By Terrence McCoy
By Allie Conti
By Chuck Strouse
By Scott Fishman
By Terrence McCoy
By Ryan Yousefi
By Ciara LaVelle, Kat Bein, Carolina Del Busto, and Liz Tracy
By Pepe Billete
"Good morning, thanks for calling X-isle surf report for Friday morning. Come by the shop, we're open today, we're getting lots of new things in, getting ready for the holidays. So don't forget, make X-isle your place for Christmas shopping. As for the wind and waves, not much is happening. It's a beautiful beach day but no rideable surf. For upcoast information, call 976-TUBE. Later."
A wet, skinny preteen with a nine-foot longboard under his arm paces anxiously outside the open door of Rolo's Restaurant on Ocean Drive at First Street. Seawater drips from the calf-length hems of his soaked black hipsters as he pivots on the sidewalk, waiting for an order of fries.
"It's head-high!" the kid yells excitedly over to where a guy who resembles an MTV-style gangsta is down on the pavement gleefully waxing his board. The gangsta wears a silver neck chain thick enough to choke a Doberman.
"Says the waves are head-high," the gangsta shouts to a third surfer, this one in his late 30s, who's sitting at the restaurant counter in a pair of old baggies buttoned just below his bare beer belly.
"Yeah," the old-timer calls back. "But that kid's only about three feet tall."
Surfing is a very subjective thing. Unlike a lot of sports with consistent conditions and hard-and-fast playing rules, surfing -- which most surfers don't consider a sport at all, but rather a way of life -- is relative.
Wave measurement is one example of surfing's subjective nature. In Hawaii, for instance, surfers size up a wave from its back, while on the East coast (Maine to the Keys) the size of the face of a wave usually determines its height. Since the back of a wave is approximately half as high as its face, a wave that measures six feet on the East coast would be considered only three feet high in the South Pacific. California calculations fall somewhere in-between, meaning that a similar-size wave off a California beach would be estimated at slightly higher than four feet.
Here in Miami, surfers are more likely to measure waves in body parts than feet, rating them knee-high, thigh-high, waist-high, head-high, and, if it's really pounding, like during a tropical storm, double-overhead. When the waves are ankle-high or less, it's called flat. On a lot of days, the stretch of ocean off South Beach between First Street and the jetty at Government Cut is flat. So many days, in fact, that some people assume there's no surfing in Miami at all:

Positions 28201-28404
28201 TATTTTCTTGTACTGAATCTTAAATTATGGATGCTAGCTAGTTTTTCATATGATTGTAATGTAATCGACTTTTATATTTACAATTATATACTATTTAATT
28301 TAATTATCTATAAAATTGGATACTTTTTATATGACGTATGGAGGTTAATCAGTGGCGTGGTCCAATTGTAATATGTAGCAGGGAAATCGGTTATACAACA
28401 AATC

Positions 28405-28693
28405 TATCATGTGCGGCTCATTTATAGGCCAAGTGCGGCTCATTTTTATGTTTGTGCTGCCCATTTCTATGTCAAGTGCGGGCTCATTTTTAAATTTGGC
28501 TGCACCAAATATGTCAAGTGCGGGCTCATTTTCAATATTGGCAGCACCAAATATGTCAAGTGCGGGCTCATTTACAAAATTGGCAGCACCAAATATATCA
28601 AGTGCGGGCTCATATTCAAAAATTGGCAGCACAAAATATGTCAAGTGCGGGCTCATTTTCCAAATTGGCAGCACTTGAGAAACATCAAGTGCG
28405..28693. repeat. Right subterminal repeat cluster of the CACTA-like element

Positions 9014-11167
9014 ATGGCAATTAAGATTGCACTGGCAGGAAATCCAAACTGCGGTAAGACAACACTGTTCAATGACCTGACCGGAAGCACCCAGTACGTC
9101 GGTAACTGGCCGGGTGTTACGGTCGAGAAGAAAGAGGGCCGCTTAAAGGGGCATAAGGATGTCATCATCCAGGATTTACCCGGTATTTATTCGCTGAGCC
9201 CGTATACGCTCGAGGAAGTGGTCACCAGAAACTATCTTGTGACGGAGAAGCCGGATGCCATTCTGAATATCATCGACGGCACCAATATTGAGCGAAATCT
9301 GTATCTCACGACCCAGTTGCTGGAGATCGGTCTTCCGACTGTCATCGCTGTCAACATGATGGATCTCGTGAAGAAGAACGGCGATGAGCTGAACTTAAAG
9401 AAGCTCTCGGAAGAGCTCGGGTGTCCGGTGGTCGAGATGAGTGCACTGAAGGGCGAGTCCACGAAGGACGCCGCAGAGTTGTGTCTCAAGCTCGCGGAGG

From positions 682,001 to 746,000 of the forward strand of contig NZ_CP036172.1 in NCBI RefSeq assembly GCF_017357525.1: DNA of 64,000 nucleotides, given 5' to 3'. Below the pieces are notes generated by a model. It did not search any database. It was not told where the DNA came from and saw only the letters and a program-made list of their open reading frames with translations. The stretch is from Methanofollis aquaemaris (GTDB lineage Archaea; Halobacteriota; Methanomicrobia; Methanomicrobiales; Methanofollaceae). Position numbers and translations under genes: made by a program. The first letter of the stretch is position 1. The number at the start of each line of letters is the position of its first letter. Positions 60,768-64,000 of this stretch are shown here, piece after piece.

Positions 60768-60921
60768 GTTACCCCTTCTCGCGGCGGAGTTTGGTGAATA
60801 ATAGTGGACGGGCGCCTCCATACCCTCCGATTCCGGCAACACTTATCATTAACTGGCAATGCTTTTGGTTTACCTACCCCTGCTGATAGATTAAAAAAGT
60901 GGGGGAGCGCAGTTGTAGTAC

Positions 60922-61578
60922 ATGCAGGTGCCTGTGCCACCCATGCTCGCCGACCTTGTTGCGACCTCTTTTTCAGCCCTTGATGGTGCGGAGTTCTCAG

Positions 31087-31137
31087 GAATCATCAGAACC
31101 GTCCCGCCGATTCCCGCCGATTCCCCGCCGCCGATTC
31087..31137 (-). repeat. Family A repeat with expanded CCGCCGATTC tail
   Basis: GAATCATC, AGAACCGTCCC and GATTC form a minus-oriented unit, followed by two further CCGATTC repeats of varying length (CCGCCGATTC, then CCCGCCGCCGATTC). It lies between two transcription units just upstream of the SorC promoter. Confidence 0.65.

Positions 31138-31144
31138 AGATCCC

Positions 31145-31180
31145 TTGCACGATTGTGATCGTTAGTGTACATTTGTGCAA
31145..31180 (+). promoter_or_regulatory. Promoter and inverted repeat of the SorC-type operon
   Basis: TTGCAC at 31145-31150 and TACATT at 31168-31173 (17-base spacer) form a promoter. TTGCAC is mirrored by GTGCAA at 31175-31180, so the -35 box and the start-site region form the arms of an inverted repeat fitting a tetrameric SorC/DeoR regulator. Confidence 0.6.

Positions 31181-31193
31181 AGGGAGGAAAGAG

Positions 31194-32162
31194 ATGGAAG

"Hello, Greater Miami Convention and Visitors Bureau. This is visitors' services. May I help you?"
"Yes, I'd like some information about surfing in Miami."
"There is no surfing in Miami. You must mean windsurfing."
"No, I mean surfing. Surfing in Miami Beach."
"We don't have surfing in Miami Beach. There're a few people with those boogie boards sometimes, but that's it."
"I don't mean to argue with you, but I've heard that people surf, on surfboards, in Miami..."
Surfing still may not rank as a tourist attraction here, but serious surfing has existed in Miami for over 30 years. And not just during a hurricane.
"It's pretty much the same here as anywhere as far as the spirit," says Dave Hahn, who along with his father, Carl "Bird" Hahn, has been running Bird's Surf Shop in North Miami Beach for 26 years. "Everyone's just as excited about it here as people in Hawaii. We just don't get a lot of waves here, so we're a lot hungrier."
At First Street on South Beach (which rivals Haulover Park as the city's best surfing spot), the surfers' presence has been one of the few constants in a neighborhood that has undergone dramatic transformations during the past three decades. Surfers have been there to see the area rot with urban decay and have watched as it became a victim of misguided renewal and a certain developer's greed. While one group of surfer wanna-be's has come and gone, and another recently has plopped itself down in the area, a particular breed of urban surfer has endured. That group includes "Rat," "Fat," "Ham," "Red," "Bill Goon," "Skeletor," "Phil the Drill," "Bam-Bam," and the rest of the guys who've skipped school, bummed rides, and, as they've grown older, found some way to make a living and still be able to celebrate the arrival of a "north swell."
If it weren't for the Bahamas, Miami could be the Maui of Florida. As it is, beaches farther north, such as Sebastian Inlet and New Smyrna ("the wave magnet"), deserve that distinction A if one ventures to compare the East and West coasts at all. But the Bahamas keep a lot of ripping weather systems from hitting our shore. Mercifully for surfers, a north swell -- a low-pressure system accompanied by a cold front and high winds -- can slip through the narrow slot of northern exposure between the Bahamas and the South Florida coast, slapping Miami with varying degrees of intensity and creating as many as a dozen good surfing days in a row. On average, though, there are only four to six days a year when the surfing's as good here as anyplace else in the world. That's when people haul out their cameras and snap pictures of locals riding some fairly huge peaks.